Fun stories from WWII

Discussion in 'History' started by jebsca, Mar 7, 2012.

  1. jebsca

    jebsca New Member

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    Was telling someone one of my grandpa's WWII stories, and wanted to share with y'all.

    When he was in Germany, he had a few chances to hunt. One time, they found a rabbit a few hundred yards away, and decided to shot it with his 1911, still out a few hundred yards. He told me that he was lobbing the rounds in and trying to adjust. After a few rounds, he got the rabbit.

    I still think, how crazy was Germany, that this rabbit would sit still as he worked his point of impact closer?
     
  2. RustyShackleford101

    RustyShackleford101 New Member

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    Nice story, I've got an old frien that was a ranger- nazi killer in ww deuce
     

  3. c3shooter

    c3shooter Administrator Staff Member

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    From the book Curahee- Training in England before D Day, 101st Abn, night jump. Drop zone was to be marked with a bonfire. Troopers looking out at the other aircraft flying in formation with them. Jumpmaster comes back, gives the word- get ready to go out on your reserve parachutes- do NOT hook up your static lines. We have gotten mixed in with a bunch of German bombers.
    Looked back out, and realized plane next to them was NOT a C46, but a German JU88 bomber.

    The stick jumped, made it OK, but half the stick got rounded up by the British Home Guard who thought they were invaders.
     
  4. willshoum

    willshoum New Member

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    Pee soup......

    My father was a WW2 Vet and allways remembers the cook, every one picked on him. They finnaly decided to give the guy a break and told him they would no longer harrass him, to which he replied thanks, I'm not going to pee in the soup any more......As a medic during the war, when they ran out of morphine they would give the wounded bottles of wine that was taken from the cellars of the French civilians......The proudest day of my father being in the Service was delivering a baby in a cellar during a bombing raid in france.......His worst time was when the Airforce dropped thier bombs on thier own men durring the battle of the Bulge.......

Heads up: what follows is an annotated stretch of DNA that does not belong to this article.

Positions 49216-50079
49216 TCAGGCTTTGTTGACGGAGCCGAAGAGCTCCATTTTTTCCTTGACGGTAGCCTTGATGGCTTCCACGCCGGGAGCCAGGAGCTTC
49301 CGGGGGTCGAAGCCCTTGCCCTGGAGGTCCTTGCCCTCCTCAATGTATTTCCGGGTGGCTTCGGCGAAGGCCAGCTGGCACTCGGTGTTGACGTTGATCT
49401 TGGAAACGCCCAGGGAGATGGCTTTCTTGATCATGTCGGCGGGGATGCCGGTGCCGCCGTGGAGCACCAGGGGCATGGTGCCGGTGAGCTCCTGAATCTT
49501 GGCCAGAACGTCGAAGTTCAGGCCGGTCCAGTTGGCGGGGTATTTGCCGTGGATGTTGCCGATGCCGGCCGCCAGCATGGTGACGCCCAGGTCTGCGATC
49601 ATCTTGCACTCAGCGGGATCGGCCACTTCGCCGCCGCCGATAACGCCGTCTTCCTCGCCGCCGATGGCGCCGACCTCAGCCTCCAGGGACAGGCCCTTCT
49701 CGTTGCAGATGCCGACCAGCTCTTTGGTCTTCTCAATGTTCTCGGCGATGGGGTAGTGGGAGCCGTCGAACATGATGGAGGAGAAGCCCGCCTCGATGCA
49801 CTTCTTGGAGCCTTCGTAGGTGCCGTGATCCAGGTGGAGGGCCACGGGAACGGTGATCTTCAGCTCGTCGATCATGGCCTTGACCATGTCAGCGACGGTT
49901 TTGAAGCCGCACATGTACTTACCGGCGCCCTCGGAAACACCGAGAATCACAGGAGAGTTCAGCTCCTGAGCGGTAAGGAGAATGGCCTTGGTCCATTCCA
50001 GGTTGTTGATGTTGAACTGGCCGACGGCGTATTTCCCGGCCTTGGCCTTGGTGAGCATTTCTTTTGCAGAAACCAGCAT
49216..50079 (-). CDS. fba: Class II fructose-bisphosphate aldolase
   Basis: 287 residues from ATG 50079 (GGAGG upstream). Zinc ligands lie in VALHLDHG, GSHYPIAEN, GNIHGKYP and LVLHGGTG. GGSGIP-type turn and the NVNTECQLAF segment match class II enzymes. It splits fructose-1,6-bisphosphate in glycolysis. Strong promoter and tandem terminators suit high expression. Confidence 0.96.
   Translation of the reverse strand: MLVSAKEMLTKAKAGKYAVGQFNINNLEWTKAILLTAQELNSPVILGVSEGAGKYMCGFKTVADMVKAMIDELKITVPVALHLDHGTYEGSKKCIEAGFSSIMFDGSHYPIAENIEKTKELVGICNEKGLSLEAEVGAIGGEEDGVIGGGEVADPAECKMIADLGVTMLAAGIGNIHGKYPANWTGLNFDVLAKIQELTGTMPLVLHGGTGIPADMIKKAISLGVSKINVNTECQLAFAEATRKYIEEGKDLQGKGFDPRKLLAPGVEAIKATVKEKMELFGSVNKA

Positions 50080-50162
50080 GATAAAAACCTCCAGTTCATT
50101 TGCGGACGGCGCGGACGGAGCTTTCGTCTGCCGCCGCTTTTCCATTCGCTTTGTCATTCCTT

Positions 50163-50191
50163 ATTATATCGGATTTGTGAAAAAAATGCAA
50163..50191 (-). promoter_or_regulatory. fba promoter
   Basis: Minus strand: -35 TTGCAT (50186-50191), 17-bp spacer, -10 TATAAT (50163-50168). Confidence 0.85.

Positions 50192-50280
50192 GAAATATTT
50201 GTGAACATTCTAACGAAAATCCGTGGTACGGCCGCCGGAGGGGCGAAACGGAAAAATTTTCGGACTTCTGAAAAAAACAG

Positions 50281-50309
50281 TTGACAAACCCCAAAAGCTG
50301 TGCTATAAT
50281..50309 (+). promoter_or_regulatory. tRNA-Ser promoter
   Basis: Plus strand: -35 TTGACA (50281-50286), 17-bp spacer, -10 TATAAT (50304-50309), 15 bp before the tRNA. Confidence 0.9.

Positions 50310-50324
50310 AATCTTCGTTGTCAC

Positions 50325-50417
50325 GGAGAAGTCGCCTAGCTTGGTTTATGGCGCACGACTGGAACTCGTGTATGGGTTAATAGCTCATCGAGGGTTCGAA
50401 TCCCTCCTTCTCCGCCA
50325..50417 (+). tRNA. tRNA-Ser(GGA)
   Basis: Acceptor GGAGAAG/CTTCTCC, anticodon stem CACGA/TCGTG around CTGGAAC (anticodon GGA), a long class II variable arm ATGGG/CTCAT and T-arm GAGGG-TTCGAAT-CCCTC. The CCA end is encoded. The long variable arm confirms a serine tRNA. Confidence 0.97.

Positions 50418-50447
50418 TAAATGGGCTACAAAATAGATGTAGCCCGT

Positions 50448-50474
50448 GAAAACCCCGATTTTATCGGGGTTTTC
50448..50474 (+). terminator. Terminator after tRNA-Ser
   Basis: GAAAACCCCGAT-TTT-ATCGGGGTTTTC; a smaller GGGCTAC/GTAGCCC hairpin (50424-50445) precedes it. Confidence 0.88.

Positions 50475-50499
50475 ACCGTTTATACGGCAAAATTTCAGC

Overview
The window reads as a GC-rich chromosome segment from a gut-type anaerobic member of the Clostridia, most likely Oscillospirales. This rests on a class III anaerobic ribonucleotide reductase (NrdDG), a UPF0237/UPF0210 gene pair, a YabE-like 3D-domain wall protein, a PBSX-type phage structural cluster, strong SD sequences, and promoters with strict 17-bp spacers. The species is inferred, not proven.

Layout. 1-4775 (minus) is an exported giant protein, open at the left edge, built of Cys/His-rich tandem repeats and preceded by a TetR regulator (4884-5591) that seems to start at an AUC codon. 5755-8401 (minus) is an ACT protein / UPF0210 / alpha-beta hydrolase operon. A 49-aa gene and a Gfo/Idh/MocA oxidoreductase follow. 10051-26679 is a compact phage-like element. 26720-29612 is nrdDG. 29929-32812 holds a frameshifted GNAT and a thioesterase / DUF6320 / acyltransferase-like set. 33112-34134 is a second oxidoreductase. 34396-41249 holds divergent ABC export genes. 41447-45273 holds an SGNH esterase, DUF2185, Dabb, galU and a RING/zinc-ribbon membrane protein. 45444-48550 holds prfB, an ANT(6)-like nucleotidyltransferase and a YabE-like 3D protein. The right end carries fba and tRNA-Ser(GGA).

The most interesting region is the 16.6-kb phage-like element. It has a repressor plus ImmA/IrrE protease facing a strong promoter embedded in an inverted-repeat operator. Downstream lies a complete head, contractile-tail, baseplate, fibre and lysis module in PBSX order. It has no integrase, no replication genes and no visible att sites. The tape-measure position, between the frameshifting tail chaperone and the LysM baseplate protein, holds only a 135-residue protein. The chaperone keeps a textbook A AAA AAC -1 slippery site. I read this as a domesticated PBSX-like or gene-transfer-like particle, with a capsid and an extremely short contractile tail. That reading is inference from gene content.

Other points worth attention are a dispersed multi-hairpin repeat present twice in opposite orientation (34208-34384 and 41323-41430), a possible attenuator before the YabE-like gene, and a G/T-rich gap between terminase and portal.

5. Georgiahunter

    Georgiahunter New Member

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    I was told a story by my dad about one of my great-uncles. While he was in the Battle if the Bulge he also went hunting, whether he was allowed to or not I don't know. Anyway, he shot a huge stag and was thought of as the hero of the unit for a while for getting fresh meat. The funny thing is, I don't know if he had ever been deer hinting before because Georgia's deer population used to be waaaaaay less than it is now. Back then they mostly quail hunted.
     
  6. Jkl-28

    Jkl-28 New Member

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    So growing up my parents always went to church and they dragged me along, well I remember this WWII vet that used to go to the same church as us, his name was Charles but he went by chuck, anyways I remember him telling me a few stories about the war when I was about 11-12 he was a paratrooper in the 82nd airborne, he was telling me what he went through on D-day
    He was telling me how he got separated from everyone during the jump and when he landed he could hear Germans near him and he was scare to move with them so close by him so he stayed n hid in some bushes he had landed close to, and I guess he was there for hours then when he didn't hear them anymore he decided to move n look for other American troops.